The following material comes from notes I've collected for a book I'm writing about Roller Hockey International. I'll touch on the WRHL and PIHA, but the focus is on RHI, so I thought I'd show you all the WRHL materials I've got on hand. Hope it helps! It's a lot of stuff, so I'll have to separate it into three parts, I think.
EPSN to broadcast games of World Roller Hockey League (WRHL) starting in June 1993; 28 regular season games and best of 5 playoff series. Season starts April 29, games played at newly constructed roller hockey stadium on studio lot at Walt Disney World/MGM Studios in Orlando Florida. League founded by David McLane of Indianapolis, IN. His partner is Nick Buoniconti, former NFL linebacker of the Miami Dolphins and co-host of Inside the NFL on HBO, who helped secure the deal. Tryouts to start March 4, 1993 and continue in Minneapolis, Los Angeles, New York and Orlando. Press conference scheduled for February 9, 1993.]
Street Hockey Magazine, April/May, 1993
The World Roller Hockey League (WRHL)
Roller Hockey’s Going to Disneyworld
By John Black
David McLane has inked a deal with ESPN and the Disney people to bring you a different variety of professional roller hockey. My latest information is that the league will operate from May 30, 1993, at Disneyworld in Orland, Fla. These dates are non-conflicting with RHI’s season. The eight-team league will feature a non-checking format with each team skating four players and a goalie. The games will be played on an outdoor arena with the floor being provided by Sport Court. The players were selected from tryout camps in Los Angeles, Orange County, Calif., Minnesota, New York and Orlando. The players will be flown to Orlando where they will receive free room and board at the Disney Contemporary Hotel. Players must remain at Disneyworld for the first week. Thereafter, the players may request to fly home and return for further games. A series of 33 games will be televised by ESPN beginning on July 21, including the best-of-five championship series. The WRHL is also planning a 10-city tour in July of 1993 which will involve clinics and exhibition games. The premier players from the WRHL season will be selected for the tour.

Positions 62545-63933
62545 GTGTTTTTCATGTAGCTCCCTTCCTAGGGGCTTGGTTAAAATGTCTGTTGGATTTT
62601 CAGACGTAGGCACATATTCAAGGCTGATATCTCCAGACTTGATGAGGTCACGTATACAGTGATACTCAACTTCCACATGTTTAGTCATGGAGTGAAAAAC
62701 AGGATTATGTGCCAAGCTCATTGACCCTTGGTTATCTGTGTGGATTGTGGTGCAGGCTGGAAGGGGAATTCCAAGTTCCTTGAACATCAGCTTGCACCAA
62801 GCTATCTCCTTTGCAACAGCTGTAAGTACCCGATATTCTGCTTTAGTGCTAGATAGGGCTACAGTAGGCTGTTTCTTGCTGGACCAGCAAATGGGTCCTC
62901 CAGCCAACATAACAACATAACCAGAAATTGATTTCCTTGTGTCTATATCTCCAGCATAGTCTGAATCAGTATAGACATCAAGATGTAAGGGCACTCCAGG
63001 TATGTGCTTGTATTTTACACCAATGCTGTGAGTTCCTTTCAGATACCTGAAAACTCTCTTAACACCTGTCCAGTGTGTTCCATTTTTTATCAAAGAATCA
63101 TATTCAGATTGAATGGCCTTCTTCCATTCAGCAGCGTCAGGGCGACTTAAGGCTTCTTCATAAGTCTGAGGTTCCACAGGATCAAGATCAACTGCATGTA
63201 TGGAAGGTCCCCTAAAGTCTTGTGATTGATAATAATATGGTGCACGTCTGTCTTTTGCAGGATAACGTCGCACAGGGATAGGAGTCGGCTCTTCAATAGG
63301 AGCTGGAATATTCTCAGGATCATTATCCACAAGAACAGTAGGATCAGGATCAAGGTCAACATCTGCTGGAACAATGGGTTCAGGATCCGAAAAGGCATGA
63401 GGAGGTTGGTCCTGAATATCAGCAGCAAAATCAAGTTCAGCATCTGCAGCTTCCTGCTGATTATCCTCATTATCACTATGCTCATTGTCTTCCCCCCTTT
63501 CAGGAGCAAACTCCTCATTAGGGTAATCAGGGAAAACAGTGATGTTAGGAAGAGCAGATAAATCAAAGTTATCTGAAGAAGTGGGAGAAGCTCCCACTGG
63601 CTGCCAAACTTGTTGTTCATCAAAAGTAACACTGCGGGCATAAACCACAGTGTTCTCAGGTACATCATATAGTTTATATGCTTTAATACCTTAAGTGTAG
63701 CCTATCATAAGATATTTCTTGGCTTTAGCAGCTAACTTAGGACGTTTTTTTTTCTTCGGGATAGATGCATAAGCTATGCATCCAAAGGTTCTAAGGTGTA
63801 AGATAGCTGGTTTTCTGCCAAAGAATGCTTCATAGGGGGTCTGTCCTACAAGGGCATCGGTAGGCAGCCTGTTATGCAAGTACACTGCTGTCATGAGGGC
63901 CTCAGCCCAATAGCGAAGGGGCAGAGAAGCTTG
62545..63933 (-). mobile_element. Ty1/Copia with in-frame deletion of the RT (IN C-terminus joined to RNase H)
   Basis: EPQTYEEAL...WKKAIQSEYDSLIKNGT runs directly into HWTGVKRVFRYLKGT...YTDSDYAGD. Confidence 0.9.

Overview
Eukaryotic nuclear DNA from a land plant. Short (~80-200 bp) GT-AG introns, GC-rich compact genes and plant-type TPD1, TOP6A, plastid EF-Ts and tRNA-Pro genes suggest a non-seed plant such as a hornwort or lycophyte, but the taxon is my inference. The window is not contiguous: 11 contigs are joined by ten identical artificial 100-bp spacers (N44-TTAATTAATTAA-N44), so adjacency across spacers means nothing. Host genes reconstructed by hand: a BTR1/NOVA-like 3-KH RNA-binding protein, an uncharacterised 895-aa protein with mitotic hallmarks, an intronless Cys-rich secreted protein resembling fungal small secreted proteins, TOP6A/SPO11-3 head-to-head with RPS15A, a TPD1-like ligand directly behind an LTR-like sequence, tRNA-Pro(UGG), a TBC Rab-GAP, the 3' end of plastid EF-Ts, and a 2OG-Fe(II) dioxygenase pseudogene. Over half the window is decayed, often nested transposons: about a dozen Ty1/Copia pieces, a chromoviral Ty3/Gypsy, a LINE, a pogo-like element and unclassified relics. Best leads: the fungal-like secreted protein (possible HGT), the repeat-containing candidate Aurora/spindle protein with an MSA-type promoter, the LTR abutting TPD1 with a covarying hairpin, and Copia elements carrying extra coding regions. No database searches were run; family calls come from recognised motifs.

Street Hockey June/July ‘93
History in the Making
Professional Roller Hockey Hits the Big Time
By Jeff Alexander
McLane, an Indianapolis native and former professional wrestling promoter, has high expectations for the WRHL and the sport of roller hockey in general. “This is going to be the sport of the ‘90s,” McLane said. Murphy… also feels the sport and RHI will be a success. “We all know that roller hockey is one of the fastest growing sports in the U.S. and Canada,” Murphy said. “It’s just a matter of time before roller hockey is received as one of the leading professional sports in North America.”
Paul Chapey, Director of Player Development for the WRHL, said he chose players with years of roller hockey experience in amateur leagues. He also selected players having solid ice hockey experience in NCAA Division I and II, as well as semi-pro, International Hockey League or American Hockey League experience. Chapey feels the league and the sport of roller hockey will only get better by enhancing it with high quality players. “We’re going to expose it so the game looks great and creates interest,” he said. “Not only for the WRHL, but for RHI also.”
The idea for creating the WRHL first hit McLane nearly three years ago on a visit to Los Angeles, where he first heard about the sport. “I immediately thought it had the potential for being a national sport,” he said. “I wondered why someone hadn’t organized it yet to bring it to the professional level.”
McLane called his friend and co-founder of the league, former Miami Dolphins linebacker Nick Buoniconti, who gave his approval. McLane then took his idea to the people at Walt Disney in Florida. He got an agreement from Disney to build the new roller hockey stadium on the MGM/Disney studio lot. John Story, Walt Disney World publicist, said the company likes what the sport has to offer. “Anytime that anyone comes to us with a legitimate televised project, we’re excited about it,” he said. “When we found out that it was going to be a clean sport, we said, ‘Hey, this is perfect for Disney.’ So we got on board.”
McLane then went out searching for television coverage. His search landed him with Steve Bornstein, president and chief executive officer of ESPN. The idea immediately delighted Bornstein, who signed a one-year contract with McLane for ESPN to cover all the games. As for long-term goals, McLane sees the sport and league becoming more and more popular. One reason he feels that audiences will pick up the sport is that it can be played outdoors and doesn’t require ice. Adding a tremendous boost to the sports’ rise in popularity will be the impact ESPN has on broadcasting the games world-wide through their satellite network. “We’re going to have a significant television market that will make everyone stand up and take notice,” McLane said.
The two leagues both stand firm on disallowing high-sticking and fighting of any kind. The WRHL has written into its rules the right to suspend a player or players from the league plus forfeit any potential financial earnings if the player choose to fight. There is also no blind-side checking allowed in the WRHL. Checking can only occur when a player is going for the puck and is initiating contact with the puck.
The WRHL games consist of three 12-minute periods while RHI’s games will have four 10-minute quarters.
Inline Hockey Central